A recent City of Hope conference on venture capital and scientific entrepreneurship was so successful that organizers already plan a follow-up session on how to create and structure a fledgling company.
The Center for Applied Technology Development, or CATD, hosted about 80 people at its “Venture capital: What you need to know for a start-up” conference, which featured five venture capitalists discussing key elements for taking a technology idea to the marketplace.
“We had a very positive response,” said Larry A. Couture, Ph.D., senior vice president of the CATD. “A number of City of Hope investigators expressed interest in presenting at a future City of Hope venture capital conference, suggesting even stronger entrepreneurial spirit here than we might had guessed.”
As Couture explains, medicine and the biological sciences are rich with potential for new creations and inventions, but only if scientists take a chance and push those ideas forward — and have financial backing to do so. Investigators must understand what it takes to take an idea to the market and whether their ideas are ready for commercial exploration.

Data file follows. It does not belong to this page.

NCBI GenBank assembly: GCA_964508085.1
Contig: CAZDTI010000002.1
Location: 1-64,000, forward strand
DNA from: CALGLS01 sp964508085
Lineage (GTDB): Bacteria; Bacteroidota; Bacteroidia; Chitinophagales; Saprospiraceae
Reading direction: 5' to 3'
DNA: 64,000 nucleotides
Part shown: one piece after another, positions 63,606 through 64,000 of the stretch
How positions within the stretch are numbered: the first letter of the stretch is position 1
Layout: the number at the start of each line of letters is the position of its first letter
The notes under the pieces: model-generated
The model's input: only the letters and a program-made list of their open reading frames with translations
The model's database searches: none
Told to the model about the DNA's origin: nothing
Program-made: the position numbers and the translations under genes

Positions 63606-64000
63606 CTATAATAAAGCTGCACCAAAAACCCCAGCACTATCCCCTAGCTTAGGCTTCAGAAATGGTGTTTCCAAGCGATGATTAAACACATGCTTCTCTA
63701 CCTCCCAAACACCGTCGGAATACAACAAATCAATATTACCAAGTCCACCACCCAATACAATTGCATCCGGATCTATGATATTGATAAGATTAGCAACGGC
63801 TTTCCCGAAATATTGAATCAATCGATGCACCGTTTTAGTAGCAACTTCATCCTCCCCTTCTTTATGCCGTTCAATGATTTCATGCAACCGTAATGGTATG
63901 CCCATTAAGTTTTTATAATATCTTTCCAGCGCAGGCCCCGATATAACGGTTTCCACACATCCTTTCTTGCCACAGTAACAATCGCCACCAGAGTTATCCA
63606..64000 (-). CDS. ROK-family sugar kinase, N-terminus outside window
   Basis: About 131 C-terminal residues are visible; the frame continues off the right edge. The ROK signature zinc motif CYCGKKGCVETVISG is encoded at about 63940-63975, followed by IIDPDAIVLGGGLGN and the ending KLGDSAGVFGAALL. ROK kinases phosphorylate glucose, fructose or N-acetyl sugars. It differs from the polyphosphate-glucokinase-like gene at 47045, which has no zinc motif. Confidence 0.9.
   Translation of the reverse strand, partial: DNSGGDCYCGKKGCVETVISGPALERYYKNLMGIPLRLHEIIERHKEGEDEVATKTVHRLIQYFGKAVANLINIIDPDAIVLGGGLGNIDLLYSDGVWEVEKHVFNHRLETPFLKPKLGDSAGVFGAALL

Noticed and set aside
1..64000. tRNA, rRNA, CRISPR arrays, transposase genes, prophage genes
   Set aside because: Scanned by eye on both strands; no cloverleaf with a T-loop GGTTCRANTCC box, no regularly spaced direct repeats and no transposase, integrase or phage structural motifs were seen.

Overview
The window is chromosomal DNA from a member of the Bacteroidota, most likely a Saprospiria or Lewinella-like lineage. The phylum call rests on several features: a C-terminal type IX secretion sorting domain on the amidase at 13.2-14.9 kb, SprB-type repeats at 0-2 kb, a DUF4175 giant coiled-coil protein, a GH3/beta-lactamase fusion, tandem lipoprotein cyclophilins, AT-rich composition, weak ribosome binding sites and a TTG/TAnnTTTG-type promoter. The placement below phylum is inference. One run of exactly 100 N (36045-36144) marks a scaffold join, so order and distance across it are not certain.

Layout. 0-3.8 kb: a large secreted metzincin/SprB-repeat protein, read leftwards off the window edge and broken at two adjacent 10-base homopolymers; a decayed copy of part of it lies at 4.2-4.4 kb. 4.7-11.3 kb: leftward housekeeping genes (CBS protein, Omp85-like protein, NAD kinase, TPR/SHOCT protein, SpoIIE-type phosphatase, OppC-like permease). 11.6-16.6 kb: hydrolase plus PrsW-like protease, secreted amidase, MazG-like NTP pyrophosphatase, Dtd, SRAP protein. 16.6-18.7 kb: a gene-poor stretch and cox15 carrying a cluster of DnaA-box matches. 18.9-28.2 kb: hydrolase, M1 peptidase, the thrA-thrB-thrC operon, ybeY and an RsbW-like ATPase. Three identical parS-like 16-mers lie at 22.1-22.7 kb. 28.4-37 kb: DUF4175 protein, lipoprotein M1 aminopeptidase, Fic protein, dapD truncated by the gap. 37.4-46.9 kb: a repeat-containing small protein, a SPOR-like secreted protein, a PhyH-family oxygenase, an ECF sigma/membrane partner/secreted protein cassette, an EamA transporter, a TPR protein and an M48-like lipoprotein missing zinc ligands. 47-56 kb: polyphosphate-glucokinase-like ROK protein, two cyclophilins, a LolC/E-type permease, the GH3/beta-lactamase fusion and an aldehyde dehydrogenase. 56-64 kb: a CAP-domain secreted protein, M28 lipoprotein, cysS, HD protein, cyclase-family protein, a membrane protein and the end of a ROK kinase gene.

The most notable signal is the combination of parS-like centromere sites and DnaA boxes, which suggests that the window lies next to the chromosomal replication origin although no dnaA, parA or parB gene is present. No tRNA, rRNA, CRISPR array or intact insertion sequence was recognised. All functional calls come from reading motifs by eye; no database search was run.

Venture capitalists can help by providing the money and management expertise to move ideas forward, whether that means starting an entirely new company or licensing technology to an existing company.
At the March conference, basic scientists, physicians and technicians not only listened and asked questions of the venture capitalists, but several researchers gave presentations about their own ongoing work and the unique technologies involved in those projects. Presenters included these investigators:
• Daniela Castanotto, Ph.D. (for John Rossi, Ph.D., Lidow Family Research Chair and professor in the Division of Molecular Biology) — potent forms of siRNAs called 27mers
• Steve Sommer, M.D., Ph.D. — next-generation nucleic acid diagnostics
• Don Diamond, Ph.D. — human cytomegalovirus vaccines
• Nagarajan Vaidehi, Ph.D. — finding a hit for G-protein coupled receptors
• Richard Jove, Ph.D. — cancer drug discovery
• Michael Jensen, M.D. — engineered T-cells for cancer treatment
Already, one of the venture capitalists at the conference is seeking to connect one of the City of Hope investigators with one of his own companies to further develop the technology, Couture said.
The event generated such enthusiasm that the CATD plans to offer a follow-up session, most likely in autumn. The workshop will bring the start-up process alive — explaining how to create and organize a start-up firm — and will feature case studies of small companies spawned by local researchers.
For further information on scientific entrepreneurship at City of Hope, please contact the CATD at ext. 65600.